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When Anthony Eyles reached the beach in the 19th Papatowai Challenge on Saturday he followed the tracks his wife and son had made earlier in the sand.
Julia Eyles and Henry (4) started at noon, an hour earlier than the runners, and finished the 15.5km track as registered walkers for the fourth time at the weekend.
Next year, Henry is set to collect his five year medal and in doing so will be the youngest entrant to notch up five completed challenges.
He said his favourite part was ''the start''.
''He was so looking forward to it,'' his mother said.
''The counting, the `Ready!' the `Go!'.''
''Henry did a lot of walking today; he walked half of it,'' she said. Next year the plan was to leave the pram behind, so Henry could walk the whole way.
Collecting their 10 year medals this year were a husband and wife running team, Glen and Dalise Sanderson, from Mosgiel.
The first time the couple competed in 1998 Mrs Sanderson finished first among the women. The Sandersons competed for eight straight years, but stopped competing at Papatowai until two years ago, when Mr Sanderson turned 60.
''The first go, we didn't know what to expect,'' Mrs Sanderson said.
''Now we know what to expect, but it feels just as hard as it did.''
The event's founder and organiser Wayne Allen said while the cool, wet weather had been a positive for the runners, each year the event must be held according to three guidelines. The race is held each year in February or March, on a Saturday, when there is a low tide at midday.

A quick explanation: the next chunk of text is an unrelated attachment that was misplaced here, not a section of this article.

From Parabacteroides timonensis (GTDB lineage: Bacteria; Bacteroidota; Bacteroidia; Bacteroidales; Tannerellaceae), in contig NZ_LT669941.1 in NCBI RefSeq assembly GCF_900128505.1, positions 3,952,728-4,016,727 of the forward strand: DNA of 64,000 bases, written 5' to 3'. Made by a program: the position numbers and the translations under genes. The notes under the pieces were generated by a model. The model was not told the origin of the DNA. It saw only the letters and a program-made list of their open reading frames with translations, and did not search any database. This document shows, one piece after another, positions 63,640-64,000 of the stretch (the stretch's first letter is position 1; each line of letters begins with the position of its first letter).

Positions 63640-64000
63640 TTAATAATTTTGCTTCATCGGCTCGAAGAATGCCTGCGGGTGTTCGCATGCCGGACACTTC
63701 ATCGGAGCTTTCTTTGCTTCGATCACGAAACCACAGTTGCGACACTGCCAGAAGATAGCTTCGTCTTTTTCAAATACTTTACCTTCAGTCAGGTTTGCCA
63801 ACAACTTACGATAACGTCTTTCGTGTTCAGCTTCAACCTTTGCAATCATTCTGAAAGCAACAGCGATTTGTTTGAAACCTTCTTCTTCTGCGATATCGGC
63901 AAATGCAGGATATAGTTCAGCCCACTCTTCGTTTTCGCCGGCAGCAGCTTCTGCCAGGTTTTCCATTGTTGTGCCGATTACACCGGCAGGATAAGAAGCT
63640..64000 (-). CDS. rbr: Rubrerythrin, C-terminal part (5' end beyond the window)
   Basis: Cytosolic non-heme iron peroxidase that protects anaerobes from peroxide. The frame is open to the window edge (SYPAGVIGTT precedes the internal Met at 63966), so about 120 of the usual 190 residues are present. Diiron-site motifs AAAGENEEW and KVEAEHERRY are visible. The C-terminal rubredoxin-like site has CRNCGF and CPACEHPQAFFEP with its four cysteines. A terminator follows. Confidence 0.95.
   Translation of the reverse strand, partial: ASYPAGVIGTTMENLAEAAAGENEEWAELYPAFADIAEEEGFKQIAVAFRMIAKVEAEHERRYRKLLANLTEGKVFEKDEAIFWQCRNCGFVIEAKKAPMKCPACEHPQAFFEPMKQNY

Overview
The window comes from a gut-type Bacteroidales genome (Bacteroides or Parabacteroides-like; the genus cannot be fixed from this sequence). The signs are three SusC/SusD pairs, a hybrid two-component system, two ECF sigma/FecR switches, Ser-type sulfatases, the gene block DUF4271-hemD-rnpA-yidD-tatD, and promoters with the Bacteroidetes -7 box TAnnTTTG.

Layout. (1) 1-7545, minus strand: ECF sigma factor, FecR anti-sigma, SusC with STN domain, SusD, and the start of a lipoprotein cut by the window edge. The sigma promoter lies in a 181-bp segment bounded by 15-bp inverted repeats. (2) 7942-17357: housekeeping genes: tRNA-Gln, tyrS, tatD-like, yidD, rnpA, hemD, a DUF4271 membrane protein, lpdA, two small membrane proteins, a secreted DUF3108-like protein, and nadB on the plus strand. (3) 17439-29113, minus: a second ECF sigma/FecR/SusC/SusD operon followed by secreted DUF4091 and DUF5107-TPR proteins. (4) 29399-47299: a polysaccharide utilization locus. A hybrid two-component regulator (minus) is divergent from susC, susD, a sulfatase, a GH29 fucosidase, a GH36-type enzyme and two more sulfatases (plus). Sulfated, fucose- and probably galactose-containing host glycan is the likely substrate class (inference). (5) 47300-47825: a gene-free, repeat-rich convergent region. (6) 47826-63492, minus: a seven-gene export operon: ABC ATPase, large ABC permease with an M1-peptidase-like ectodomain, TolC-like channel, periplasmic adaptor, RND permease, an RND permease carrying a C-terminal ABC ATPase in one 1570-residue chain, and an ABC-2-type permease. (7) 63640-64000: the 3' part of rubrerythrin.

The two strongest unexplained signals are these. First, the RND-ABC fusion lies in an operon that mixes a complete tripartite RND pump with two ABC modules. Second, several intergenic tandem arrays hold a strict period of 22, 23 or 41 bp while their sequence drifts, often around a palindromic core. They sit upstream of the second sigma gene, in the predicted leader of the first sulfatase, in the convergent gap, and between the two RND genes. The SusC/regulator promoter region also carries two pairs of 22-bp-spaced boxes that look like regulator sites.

This year, when the runners hit Tahakopa Beach 1.69km into the run, they were faced with a 25 to 30 knot headwind. It was not a year for record breaking times.
Mr Allen said despite a very competitive field, the event was more a celebration of the running, or walking, community in Otago and Southland. The run at the town ''where the forest meets the sea'' has become, for Mr Allen, ''where friends meet friends''.
''As far as I'm concerned, everyone's a winner,'' he said.
''I think that's what makes it so friendly at Papatowai. Look. They've been out there for two hours and they've still got smiles on their faces.''
This year he handed out five gold medals for taking the challenge 10 times and he handed out 20 five year medals.
''It started as a run with mates, usually about four or six mates, and then we sat down around a table one night and I got talked into making it an open event,'' he said. In the first Papatowai Challenge in 1997 there were 30 runners.
''People are actually treating it like a reunion now,'' he said.
''There's a big vibe around here. So many events you go to around here and you're running around streets and professional people are running these events and the money goes into their pockets.
''All the money totally goes out to the community.''
Thirty volunteers put the Papatowai Challenge together.
''To be quite honest with you, the main reason people come to do the Papatowai challenge - I'm sure - it's not the comradeship, it's not the scenic, it's not the physical aspect of it, it's the 1000 pikelets and jam that I make. Half of the pikelets have got cream on them.''
The event has had as many as 501 entrants, but 299 entrants on the weekend was good enough, Mr Allen said. The 1000 pikelets that he served were all consumed.
Jason Palmer, of Balclutha, successfully defended his 2014 title, covering the bush track, beach and country roads course in 57min 22sec, just ahead of Stafford Thompson, of Dunedin, who finished in 57min 41sec.
Results: men's senior division: Jason Palmer, 57min 22sec, 1; Stafford Thompson, 57:41, 2; Mitch McRae, 58:58, 3; women's senior division: Samantha Benson Pope 1:14:05, 1; Yasmyn White, 1:14:16, 2; Kristy Eyles 1:15:18, 3.